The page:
It is hard not to be tantalized by the notion that with one hard blow in Iraq the United States could unleash a tidal wave of democracy in a region long gripped by intransigent autocracy. But although the United States can certainly oust Saddam Hussein and install a less repressive regime, Iraqi democracy would not be soon forthcoming.
Discussants debate the impact of the internet revolution in China on the future development of politics and bureaucracy.
It is commonly believed that privatization and economic modernization lead, if not directly then at least indirectly, to democratization. China, however, illustrates the limits of such wisdom.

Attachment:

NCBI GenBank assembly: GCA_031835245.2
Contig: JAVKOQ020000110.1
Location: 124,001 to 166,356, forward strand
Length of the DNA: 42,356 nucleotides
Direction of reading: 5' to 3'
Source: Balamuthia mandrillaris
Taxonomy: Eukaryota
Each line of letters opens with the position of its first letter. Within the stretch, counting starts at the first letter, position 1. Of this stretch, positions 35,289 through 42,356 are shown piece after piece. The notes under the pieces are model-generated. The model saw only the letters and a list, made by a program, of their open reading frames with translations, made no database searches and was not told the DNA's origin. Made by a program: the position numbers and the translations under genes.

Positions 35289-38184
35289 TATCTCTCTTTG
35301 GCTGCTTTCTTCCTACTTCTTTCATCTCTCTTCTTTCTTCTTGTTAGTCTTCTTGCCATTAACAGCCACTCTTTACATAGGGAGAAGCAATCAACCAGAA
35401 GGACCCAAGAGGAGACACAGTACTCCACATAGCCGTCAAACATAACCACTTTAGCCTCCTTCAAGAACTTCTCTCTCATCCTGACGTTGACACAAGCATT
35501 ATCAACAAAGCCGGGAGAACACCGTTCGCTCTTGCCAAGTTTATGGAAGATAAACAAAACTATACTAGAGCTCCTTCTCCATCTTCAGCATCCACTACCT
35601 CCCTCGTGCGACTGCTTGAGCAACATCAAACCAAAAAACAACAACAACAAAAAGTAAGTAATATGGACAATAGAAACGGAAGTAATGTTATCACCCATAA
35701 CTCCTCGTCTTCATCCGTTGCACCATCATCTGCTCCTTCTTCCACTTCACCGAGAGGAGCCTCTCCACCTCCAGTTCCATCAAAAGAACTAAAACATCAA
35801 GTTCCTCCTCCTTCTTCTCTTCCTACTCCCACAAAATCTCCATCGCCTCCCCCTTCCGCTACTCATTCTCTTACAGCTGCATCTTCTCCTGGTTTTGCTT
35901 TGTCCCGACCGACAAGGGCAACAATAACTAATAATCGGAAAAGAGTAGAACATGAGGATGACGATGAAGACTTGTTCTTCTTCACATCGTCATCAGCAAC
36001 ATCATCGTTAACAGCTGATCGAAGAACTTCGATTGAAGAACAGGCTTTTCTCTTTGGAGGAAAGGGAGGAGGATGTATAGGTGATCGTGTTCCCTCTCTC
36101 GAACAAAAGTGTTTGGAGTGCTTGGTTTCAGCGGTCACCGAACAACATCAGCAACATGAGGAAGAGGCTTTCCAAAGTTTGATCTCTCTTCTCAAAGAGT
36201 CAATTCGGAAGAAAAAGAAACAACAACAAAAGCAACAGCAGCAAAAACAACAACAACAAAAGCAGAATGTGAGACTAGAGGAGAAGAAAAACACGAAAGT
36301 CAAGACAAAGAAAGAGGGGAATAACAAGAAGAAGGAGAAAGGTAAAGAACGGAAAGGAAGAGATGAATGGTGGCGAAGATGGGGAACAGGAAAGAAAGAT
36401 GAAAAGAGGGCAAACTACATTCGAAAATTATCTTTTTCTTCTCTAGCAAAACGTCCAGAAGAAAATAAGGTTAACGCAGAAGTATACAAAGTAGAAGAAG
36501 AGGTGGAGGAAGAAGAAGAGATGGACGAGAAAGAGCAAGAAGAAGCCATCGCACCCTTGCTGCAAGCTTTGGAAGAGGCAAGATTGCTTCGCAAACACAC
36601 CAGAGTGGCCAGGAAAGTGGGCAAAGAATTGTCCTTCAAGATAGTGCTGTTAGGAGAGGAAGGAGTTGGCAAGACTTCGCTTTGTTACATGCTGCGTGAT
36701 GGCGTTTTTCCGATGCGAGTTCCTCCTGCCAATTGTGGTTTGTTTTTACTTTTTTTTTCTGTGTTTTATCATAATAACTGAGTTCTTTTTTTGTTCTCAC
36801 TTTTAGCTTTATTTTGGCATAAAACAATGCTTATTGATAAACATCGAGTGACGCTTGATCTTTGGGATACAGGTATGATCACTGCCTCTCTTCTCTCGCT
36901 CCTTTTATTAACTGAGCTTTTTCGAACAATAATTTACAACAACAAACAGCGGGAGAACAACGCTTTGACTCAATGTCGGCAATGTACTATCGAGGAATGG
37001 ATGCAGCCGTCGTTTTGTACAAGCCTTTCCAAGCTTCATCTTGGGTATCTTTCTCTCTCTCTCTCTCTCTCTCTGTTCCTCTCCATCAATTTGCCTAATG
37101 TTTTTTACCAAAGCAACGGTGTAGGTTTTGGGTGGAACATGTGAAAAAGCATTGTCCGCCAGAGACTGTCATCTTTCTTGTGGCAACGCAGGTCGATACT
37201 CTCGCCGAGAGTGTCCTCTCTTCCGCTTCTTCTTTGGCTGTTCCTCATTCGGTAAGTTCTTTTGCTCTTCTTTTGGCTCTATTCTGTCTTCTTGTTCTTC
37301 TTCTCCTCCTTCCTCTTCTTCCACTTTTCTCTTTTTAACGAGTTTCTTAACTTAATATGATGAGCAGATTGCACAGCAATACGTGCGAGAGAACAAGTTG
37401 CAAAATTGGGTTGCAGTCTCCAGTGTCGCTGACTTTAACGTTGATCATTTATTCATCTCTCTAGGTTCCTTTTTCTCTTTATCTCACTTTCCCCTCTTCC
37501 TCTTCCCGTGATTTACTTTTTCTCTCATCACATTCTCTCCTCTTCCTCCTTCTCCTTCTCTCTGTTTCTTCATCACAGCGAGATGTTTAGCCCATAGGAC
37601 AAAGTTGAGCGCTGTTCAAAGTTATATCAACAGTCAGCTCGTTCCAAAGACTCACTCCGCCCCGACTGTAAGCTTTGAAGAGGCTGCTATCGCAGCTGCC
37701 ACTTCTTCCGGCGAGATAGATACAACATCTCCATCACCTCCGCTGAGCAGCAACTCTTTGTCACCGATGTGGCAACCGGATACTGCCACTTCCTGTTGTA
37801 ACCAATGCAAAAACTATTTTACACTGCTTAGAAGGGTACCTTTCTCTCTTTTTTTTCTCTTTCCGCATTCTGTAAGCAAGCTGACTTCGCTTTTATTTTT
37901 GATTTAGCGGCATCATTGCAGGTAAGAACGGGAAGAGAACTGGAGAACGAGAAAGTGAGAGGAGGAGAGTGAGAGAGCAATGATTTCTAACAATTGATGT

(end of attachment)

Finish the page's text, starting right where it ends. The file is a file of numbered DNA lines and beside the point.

The Bush administration's plan for post-invasion Iraq is a blueprint for occupation but not for political reconstruction. Unless the profound difference between occupation and reconstruction is recognized early on, the U.S. will fail to create a stable Iraq, let alone one that serves as a model for other countries. Chaos there will mean the continued threat of terrorism and regional instability.